Results tagged ‘ Retirements ’
Jeff Kent, who will officially announce his retirement on Thursday after 17 seasons, will provide a good test case for the voting competency of the Baseball Writers’ Association of America. Over the past 15 years, the BBWAA has shown little regard for the accomplishments of middle infielders in making their votes for the Hall of Fame. Yes, the writers have given passing grades to Cal Ripken, Ryne Sandberg and Ozzie Smith, but they’ve also denied Hall of Fame entry to the considerable likes of Davey Concepcion, Bobby Grich, Sweet Lou Whitaker, Alan Trammell, and Frank White.
I’ve already gone on record as saying that Grich, Whitaker and Trammell deserve the Hall of Fame. In a few years, we’ll see how the voting goes for Kent, who was a better hitter than all three of these high-grade middle infielders. Given their oversight of second basemen and shortstops (as if these were somehow unimportant positions), I can see the writers passing on Kent, too, but that doesn’t make it any more legitimate or understandable. A consistent and highly durable player, Jeff Kent hit more home runs than any other second baseman in history, surpassing the legendary likes of Rogers Hornsby and Joe Morgan. Kent slugged .500 for his career, while playing one of the most physically tiring positions on the field. He accumulated eight seasons with 100 or more RBIs. He was no less accomplished in the postseason, slugging an even .500 over the span of 11 postseason series. In his one World Series appearance, he hit three home runs. And he did most of this damage while spending the majority of his 17 seasons playing in pitcher’s parks like Shea Stadium, Candlestick Park and Pac Bell Park, and Dodger Stadium.
I know the raps against Kent. He could often be a jerk with reporters and teammates. Well, that made him no different than Hornsby, an unquestioned Hall of Famer. Kent was never a good defensive second baseman, mostly because of a lack of range. But I’ll argue that he was never bad enough defensively to convince his managers to move him somewhere else, like third base or first base. (And for all of his problems in the field, Kent had good hands and turned the double play better than the average second baseman.) Even the writers themselves seemed to recognize his overall contributions to his team, giving Kent MVP votes seven times in his career, which included four top ten finishes and one MVP Award in 2000.
Frankly, I don’t see how an objective examination of Kent’s career can produce anything other than a check mark next to his name on the Hall of Fame ballot. Now if I hear even one writer say, “Jeff Kent just doesn’t feel like a Hall of Famer,” I will not be responsible for my actions. That kind of kissy-touchy argument doesn’t cut it anymore, not when we have Kent’s impressive body of statistics, coupled with the visual images of his achievements over these past 17 seasons.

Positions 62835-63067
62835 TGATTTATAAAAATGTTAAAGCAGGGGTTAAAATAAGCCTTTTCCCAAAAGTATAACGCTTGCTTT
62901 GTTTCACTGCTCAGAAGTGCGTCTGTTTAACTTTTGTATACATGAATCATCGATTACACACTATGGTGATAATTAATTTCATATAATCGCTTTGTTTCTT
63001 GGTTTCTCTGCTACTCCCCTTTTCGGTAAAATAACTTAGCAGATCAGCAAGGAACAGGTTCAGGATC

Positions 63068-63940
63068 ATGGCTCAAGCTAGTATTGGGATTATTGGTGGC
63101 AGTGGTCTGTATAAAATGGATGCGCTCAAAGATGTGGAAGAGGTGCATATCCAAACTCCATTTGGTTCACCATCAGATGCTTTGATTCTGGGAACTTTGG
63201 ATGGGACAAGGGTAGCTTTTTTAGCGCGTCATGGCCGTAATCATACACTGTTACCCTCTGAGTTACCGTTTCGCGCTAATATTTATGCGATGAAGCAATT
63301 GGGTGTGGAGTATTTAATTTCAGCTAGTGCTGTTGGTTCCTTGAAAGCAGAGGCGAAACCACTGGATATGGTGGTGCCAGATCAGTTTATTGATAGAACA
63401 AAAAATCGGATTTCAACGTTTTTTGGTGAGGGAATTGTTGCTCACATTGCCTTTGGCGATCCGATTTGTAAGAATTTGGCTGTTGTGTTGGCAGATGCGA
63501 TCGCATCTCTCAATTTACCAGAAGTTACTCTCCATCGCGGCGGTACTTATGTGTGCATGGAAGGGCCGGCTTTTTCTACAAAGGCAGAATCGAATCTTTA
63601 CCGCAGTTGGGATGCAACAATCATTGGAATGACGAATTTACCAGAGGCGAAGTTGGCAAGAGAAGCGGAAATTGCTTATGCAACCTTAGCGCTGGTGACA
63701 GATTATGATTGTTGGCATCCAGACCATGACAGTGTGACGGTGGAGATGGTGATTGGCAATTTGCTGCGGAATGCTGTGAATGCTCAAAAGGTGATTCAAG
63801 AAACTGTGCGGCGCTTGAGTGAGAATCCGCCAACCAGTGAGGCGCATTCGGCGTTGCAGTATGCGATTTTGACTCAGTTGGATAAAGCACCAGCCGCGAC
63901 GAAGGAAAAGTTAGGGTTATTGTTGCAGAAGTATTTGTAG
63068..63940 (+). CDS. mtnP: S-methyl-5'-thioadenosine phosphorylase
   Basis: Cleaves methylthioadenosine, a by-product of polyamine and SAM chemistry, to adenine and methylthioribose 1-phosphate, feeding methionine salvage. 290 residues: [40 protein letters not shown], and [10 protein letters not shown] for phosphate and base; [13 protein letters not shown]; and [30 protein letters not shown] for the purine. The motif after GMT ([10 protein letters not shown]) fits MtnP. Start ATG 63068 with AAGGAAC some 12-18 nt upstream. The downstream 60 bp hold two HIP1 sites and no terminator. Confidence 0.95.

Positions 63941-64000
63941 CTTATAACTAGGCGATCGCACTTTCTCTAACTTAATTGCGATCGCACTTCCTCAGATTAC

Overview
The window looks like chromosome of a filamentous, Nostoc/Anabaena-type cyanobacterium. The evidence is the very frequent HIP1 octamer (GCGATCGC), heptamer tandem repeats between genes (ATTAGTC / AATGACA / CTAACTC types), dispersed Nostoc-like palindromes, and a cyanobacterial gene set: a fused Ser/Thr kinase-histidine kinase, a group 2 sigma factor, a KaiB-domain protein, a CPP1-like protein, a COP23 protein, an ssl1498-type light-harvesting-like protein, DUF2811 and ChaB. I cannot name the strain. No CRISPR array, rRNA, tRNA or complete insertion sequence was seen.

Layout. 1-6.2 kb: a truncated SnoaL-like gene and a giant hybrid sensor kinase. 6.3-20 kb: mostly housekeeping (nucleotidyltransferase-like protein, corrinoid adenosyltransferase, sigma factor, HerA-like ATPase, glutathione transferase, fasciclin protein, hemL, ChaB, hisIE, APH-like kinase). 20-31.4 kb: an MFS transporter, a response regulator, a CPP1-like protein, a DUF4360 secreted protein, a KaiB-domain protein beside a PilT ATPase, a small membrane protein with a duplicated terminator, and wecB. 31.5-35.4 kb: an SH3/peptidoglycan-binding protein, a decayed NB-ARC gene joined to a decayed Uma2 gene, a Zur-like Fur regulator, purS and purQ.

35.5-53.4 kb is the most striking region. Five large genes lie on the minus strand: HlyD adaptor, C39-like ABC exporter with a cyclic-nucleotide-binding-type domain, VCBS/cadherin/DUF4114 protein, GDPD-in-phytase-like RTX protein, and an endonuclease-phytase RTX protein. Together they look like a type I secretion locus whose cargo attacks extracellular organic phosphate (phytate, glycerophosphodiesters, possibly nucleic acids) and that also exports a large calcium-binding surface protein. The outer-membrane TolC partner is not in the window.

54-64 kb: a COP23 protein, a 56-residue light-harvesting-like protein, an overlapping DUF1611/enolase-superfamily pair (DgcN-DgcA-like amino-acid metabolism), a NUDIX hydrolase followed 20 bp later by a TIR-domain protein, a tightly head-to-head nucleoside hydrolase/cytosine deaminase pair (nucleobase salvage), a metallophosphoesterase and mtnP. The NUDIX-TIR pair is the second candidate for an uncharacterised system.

In 2014, when he first becomes eligible for the Hall of Fame, the Baseball Writers need to do the right thing and say yes to Jeff Kent.
When Julio Franco first made his major league debut for the Phillies at the age of 23, Pete Rose was still playing first base, Gary “Sarge” Matthews and Garry Maddox were still patrolling the outfield at Veterans Stadium, and an aging Steve Carlton was still filling the role of ace in Philadelphia. When Franco became the starting shortstop for the Indians the following season, his double play partner was Manny Trillo and the rest of the Tribe infield consisted of Mike Hargrove and Toby Harrah. Those are names from a bygone era, players who have long since retired and become managers or minor league instructors, been elected to the Hall of Fame, or been banned from Cooperstown. That’s how long ago Franco made his debut.
Franco announced his retirement over the weekend, bringing to an end an era that started in 1982, when he first wore the red stripes of the Phillies. Then it was on to Cleveland, as part of a massive five-player package the Phils sent to the Indians for Von Hayes. At the time, Hayes was considered the superstar-in-the-making, but it was Franco who would have the far better career. Let’s consider that Hayes retired in 1992, 16 years before Franco called it quits over the weekend, after his latest stint in the Mexican League. At the age of 49, Franco decided that his body had simply endured enough of the baseball diamond.
Given Franco’s advanced age, and his decision to hang on as a pinch-hitter and utility player in recent seasons with the Braves and the Mets, he had become the punch line of too many jokes. Franco’s senior citizen status made it easy to forget just how good a ballplayer he was in his prime. During his hey day from 1986 to 1996, Franco was one of the game’s hardest hitting second baseman, a line-drive machine featuring speed, above-average power, and the kind of athleticism rarely seen in the game. He did it all with one of baseball’s most unusual stances, holding his bat so high that you wondered how he ever caught up to someone’s good fastball. Yet, he did that so many times, to the point of accumulating over 2,500 hits by the time his major league career ended with the Mets and Braves in 2007.
Franco, as it goes with so many retired players, will be forgotten relatively quickly. He’ll never make the Hall of Fame. Few observers will wax poetically about how they once saw Franco play, in part because he never played long enough with any one team to develop a real fan following. But his career was still significant, in the way that he provided a lasting link to another era–the era of the 1980s–and in the way that he showed how physical conditioning and hard work can help a career last far longer than it should.
Hopefully, for those reasons, at least a few fans will remember Julio Franco.